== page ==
Wednesday, September 15, 2004


Night and the City

For a long time I used to go to bed late. 4 a.m., 5 a.m. on the weekends. Sometimes more. Eventually not coming home to Queens at all. "I'm staying over with a friend," I told my mother, not bothering to mention that the "friend" was someone I'd just met and likely wouldn't be seeing ever again. I couldn't have stayed home if I’d wanted to. The night was much too attractive. It had a "character" of its own -- like a person.

New York at night was cozy, seductive, warm -- even in Winter. Especially in winter. The "dead" of it. I loved the stillness so much, that there was no reason to "find the courage" to walk out into it alone. I felt perfectly safe. Even in the park. Even at the docks. Even at the trucks in the West Village. Everywhere, really. I could sense that safety, like a presence in and of itself just outside my bedroom door, out of the house, down the street, across the marshes of Flushing Meadow and onto the IRT.

When I was very young I would curl up in bed to listen to "Ol' Shep" on my transistor radio into the wee smalls. When I was older my favorite became "The Adventures of Johnny Nightsounds" (John Leonard’s misspent youth) on WBAI. What John Schlesinger said about listening to "Soave sia il vento" from Cosi Fan Tutte applies here. It was "music to be listened to late at night. But in my case that music was "Mas Que Nada" which a late night WBAI d.j. (whose name I've completely forgotten) used to play with almost as much regularity as the p.a. system at the Bleecker Street Cinema used to play "Sans Toi" from Cleo From 5 to 7 and the main theme from Shoot the Piano Player.

"I would pretty much go out every night until really late. I did that for a good 10 years. And I had a wonderful time. I highly recommend it, but there just comes a point when you have to take care of yourself." -- Rufus Wainright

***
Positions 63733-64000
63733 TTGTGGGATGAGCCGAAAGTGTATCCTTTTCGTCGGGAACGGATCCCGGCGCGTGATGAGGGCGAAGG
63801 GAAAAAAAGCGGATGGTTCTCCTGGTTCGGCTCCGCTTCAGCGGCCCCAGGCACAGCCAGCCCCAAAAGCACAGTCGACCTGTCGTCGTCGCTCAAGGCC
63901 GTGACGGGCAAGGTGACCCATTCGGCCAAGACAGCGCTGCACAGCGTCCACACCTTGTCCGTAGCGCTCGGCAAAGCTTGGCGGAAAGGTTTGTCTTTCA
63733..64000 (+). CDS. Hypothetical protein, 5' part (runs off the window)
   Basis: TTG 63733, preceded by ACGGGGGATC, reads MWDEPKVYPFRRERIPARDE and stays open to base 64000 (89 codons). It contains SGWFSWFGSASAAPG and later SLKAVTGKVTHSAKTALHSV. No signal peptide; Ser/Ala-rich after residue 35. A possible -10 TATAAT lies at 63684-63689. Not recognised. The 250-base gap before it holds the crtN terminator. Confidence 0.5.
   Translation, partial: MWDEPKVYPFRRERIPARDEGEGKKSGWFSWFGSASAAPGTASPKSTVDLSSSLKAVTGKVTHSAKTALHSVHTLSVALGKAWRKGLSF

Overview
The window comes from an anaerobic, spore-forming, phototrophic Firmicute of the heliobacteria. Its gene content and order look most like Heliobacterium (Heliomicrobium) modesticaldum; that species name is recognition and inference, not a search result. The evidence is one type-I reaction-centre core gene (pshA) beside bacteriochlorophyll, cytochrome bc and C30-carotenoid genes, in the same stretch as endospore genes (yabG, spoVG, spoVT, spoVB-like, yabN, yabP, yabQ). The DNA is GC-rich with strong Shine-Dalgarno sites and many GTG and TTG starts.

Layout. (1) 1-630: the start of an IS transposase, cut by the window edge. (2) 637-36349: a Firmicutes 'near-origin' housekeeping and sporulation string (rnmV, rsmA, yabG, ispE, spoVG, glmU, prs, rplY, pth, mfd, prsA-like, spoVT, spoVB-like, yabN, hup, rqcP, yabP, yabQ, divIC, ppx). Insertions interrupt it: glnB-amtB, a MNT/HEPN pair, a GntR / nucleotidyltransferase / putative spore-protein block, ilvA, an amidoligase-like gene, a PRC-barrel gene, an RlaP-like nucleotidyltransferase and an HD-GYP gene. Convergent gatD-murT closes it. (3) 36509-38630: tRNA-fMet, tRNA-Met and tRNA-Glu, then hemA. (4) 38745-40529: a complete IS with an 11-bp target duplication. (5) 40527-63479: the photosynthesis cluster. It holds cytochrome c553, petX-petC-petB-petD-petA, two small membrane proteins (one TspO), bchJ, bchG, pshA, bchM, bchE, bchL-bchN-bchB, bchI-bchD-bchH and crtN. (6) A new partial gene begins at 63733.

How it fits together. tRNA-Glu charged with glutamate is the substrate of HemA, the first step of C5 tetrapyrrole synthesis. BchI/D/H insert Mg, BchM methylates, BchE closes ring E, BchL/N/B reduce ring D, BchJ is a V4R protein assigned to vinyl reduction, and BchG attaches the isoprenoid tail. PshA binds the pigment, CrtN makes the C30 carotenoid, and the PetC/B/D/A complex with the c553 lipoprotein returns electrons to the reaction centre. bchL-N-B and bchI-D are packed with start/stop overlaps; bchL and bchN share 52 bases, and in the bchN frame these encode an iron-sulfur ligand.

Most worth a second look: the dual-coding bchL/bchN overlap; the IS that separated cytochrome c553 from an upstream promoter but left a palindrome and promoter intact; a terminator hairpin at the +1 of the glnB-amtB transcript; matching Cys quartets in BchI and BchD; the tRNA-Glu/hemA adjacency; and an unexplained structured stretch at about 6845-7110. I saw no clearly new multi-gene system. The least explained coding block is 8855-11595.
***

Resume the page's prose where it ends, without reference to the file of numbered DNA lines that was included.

By the mid sixties I’d learned how to move through the city in that perfect hush of ease that’s the soft underside of the "danger" of "being out late at night." I was, in point of fact, perfectly safe. Looking for sex in the never-quite-empty streets, dropping in and out of the bars, then riding the subway home to Queens in happy solitude -- even if I hadn’t "scored." I had a set routine of places to drop in on along a route I'd developed in the West Village. A few beers at the bar across the street from the Theatre de Lys, then down to Kellers and The Ramrod, then on across the vast empty expanses of cobblestone to The Anvil, The Eagle, and The Stud. A ceaselessly revolving repetoire of characters would assemble and disassemble in suitably dream-like fashion not so much to "have sex" as to think about it. We were "up late" yet at the same time fast asleep, drifting off in a dream of sex as warm as a bed in winter after a late stroll, a nightcap, and a fast fuck

"As soon as one penetrates there, writes it, one realizes that one is in a privileged corner of the world, like a square. Mysteriously left with the abandonment in the medium of a garden; a place where the normal order does not exist but where another order, very curious, was created "-- Bernard-MarieKoltes

He was writing, of course, about the the piers -- abandoned like the West Side Highway that loomed above them. But these "empty" spaces were full of life, especially during the day. But those days -- shadowy, delicate, warm, were in many ways indistinguishable from night.
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